To be honest, I would have never picked up Edward Ugel’s book if I wasn’t a personal finance blogger. But after finishing it, I’m glad I didn’t make the mistake of passig it up.
I was at the library for some entertainment books (I seem to have lots of reading time these days). I took this book home with the stack as “homework”, thinking it may be kind of boring. The dark side of the lum sum business would be perfect to read just before bed for deep sleep. Or so I thought.
What I didn’t expect was getting to bed late every night last week reading it. Last night, I just had to cut myself off, difficult since I was 20ish pages from finishing. (I woke up early this morning and finished it over breakfast.)
First of all, the guy is hilarious. His style reminds me of J. at BudgetsAreSexy and Mark LaFlamme at the Screaming Room; the guy gives you the info in a fun way with some great characters and presonal stories. In short, this book is one written by your wacky fun friend.
But being hilarious is not the only thing that kept me up nights. I found there was interesting information to glean on many levels.
First off, I never buy lottery tickets for the simple reason that I’ve always thought there was some kind of catch. There is, of course. High taxes and annuitized payments that decrease in value year after year. (Because do you really think the $200,000 yearly check will seem nearly as impressive 20 years from now? Of course not. And it’s not like the government is nice enough to pay you interest for that money either.)
Also, looking at the bigger picture, the lottery isn’t the great fundraiser for a state it claims to be. For example, if let’s say the lottery goes toward education and the state budget allows for $150 million for education. If during the year the lottery raises $50 million, you’d think education would get $200 million, right? Nope. The $50 million from the lottery means the state contribution is cut back. A little misleading I’d say.
And whether or not you have any interest in the lottery, there is other interesting stuff in this book. As a salesman, Ugel is good and has some useable advice for salespeople. (And if you think of it, we all “sell” something, right?) I think it may help me close a deal or two someday anyway.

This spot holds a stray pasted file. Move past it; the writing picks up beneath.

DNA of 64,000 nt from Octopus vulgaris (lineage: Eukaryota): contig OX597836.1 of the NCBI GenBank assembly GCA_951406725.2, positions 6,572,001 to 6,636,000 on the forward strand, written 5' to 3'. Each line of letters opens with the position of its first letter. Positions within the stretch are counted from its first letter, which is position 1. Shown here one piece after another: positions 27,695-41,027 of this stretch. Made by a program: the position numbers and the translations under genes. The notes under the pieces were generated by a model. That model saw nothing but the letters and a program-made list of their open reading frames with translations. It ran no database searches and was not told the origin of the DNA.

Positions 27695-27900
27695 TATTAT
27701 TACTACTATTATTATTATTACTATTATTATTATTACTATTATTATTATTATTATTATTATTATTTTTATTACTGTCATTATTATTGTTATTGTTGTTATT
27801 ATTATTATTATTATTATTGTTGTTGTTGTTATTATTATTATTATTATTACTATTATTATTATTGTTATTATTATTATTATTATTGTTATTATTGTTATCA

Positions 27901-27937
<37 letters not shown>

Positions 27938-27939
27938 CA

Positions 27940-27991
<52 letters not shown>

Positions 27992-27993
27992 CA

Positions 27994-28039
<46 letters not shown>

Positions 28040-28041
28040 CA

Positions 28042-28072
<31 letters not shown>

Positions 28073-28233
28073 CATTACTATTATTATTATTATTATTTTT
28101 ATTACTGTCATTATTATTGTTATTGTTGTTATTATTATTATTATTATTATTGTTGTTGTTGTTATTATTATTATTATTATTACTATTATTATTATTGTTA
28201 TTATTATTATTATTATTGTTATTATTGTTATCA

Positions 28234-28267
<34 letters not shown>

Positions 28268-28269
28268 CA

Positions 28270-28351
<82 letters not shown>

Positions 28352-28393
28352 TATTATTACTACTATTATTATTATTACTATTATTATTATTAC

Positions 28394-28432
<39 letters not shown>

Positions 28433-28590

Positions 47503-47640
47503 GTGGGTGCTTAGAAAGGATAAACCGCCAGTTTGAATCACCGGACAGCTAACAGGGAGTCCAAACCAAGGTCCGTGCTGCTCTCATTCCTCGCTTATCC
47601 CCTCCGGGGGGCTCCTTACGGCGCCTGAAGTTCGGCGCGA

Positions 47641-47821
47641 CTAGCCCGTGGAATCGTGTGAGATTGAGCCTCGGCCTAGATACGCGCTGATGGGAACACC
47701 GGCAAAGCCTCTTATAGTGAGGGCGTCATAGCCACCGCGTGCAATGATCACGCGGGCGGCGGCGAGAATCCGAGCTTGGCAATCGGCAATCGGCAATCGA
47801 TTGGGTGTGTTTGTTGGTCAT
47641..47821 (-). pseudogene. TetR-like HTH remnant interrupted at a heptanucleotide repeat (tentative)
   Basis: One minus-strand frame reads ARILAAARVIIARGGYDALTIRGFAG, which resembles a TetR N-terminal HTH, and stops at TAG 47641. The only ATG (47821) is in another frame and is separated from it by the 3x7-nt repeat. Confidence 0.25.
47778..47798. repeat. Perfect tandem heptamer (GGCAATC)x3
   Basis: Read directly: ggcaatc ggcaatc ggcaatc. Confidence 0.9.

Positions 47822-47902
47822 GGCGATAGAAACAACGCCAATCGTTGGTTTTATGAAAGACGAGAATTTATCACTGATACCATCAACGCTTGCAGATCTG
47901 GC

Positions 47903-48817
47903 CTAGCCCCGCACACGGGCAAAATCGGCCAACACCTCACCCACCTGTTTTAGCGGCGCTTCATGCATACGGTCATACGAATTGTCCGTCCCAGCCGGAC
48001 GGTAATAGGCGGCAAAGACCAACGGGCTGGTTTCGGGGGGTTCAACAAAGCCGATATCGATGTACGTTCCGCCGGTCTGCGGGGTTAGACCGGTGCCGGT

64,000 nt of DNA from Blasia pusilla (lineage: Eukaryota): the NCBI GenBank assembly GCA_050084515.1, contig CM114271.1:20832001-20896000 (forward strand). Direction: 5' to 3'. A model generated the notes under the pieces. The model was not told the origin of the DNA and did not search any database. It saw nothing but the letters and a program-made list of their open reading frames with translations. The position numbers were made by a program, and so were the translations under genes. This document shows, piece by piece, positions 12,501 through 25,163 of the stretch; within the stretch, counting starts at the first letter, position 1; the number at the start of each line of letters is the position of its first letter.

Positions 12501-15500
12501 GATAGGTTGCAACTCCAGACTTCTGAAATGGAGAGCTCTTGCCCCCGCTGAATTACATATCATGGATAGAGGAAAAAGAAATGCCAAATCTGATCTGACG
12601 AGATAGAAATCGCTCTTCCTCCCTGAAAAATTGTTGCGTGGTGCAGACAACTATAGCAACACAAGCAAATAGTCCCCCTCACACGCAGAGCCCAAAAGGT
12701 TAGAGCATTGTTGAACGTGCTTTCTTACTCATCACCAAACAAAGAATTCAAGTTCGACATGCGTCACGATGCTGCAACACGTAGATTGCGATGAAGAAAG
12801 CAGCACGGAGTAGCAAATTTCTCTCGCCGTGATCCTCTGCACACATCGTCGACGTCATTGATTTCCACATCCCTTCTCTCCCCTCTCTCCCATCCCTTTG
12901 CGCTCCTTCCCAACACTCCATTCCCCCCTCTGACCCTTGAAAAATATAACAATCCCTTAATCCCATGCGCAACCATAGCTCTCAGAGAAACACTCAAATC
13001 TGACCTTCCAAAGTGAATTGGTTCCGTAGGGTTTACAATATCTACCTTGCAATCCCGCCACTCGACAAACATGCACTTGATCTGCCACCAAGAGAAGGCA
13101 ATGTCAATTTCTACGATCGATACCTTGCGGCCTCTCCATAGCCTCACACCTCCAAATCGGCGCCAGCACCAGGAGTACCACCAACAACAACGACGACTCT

In the end, I thought I’d close the book with some definite conclusion like “Wow The Firm is evil” or “Gee, the lottery isn’t that bad” but I don’t feel strongly one way or the other. The whole thing felt like a pretty balanced look. Ugel does equal justice to portraying himself, not the best at everything but you see he certainly isn’t a bad person either. The last few pages contain a good summary behind the idea of the book, whether you look at it from the point of view of the lottery winners, the lum-sum salespeople, or just an average person:
“I have a theory. If on the day they won, lottery winners were told that they had to somehow earn their lottery check, rather then simply wait for it by the mailbox, lottery winners as we’ve come to know them would be the exception rather than the rule. Of you were handed a thousand dollars, if you won it right out of the blue, what would you do with it? No lying. Yeah, I’d blow it, too. Now, if you were made to dig a ditch or paint a house, or do any job for a day or two in order to recieve that same money, what would you do with it then? Exactly. Me too. Bills are bills.”
I highly recommend this book and am excited to see that Edward Ugel is publishing another book in the spring of 2010 called “I’m With Fatty” about his journey to weight loss (“50 pounds in 50 miserable weeks” to be exact). I’ll definitely put this one on the fun reading pile because now I know that Ugel’s writing doesn’t feel like homework.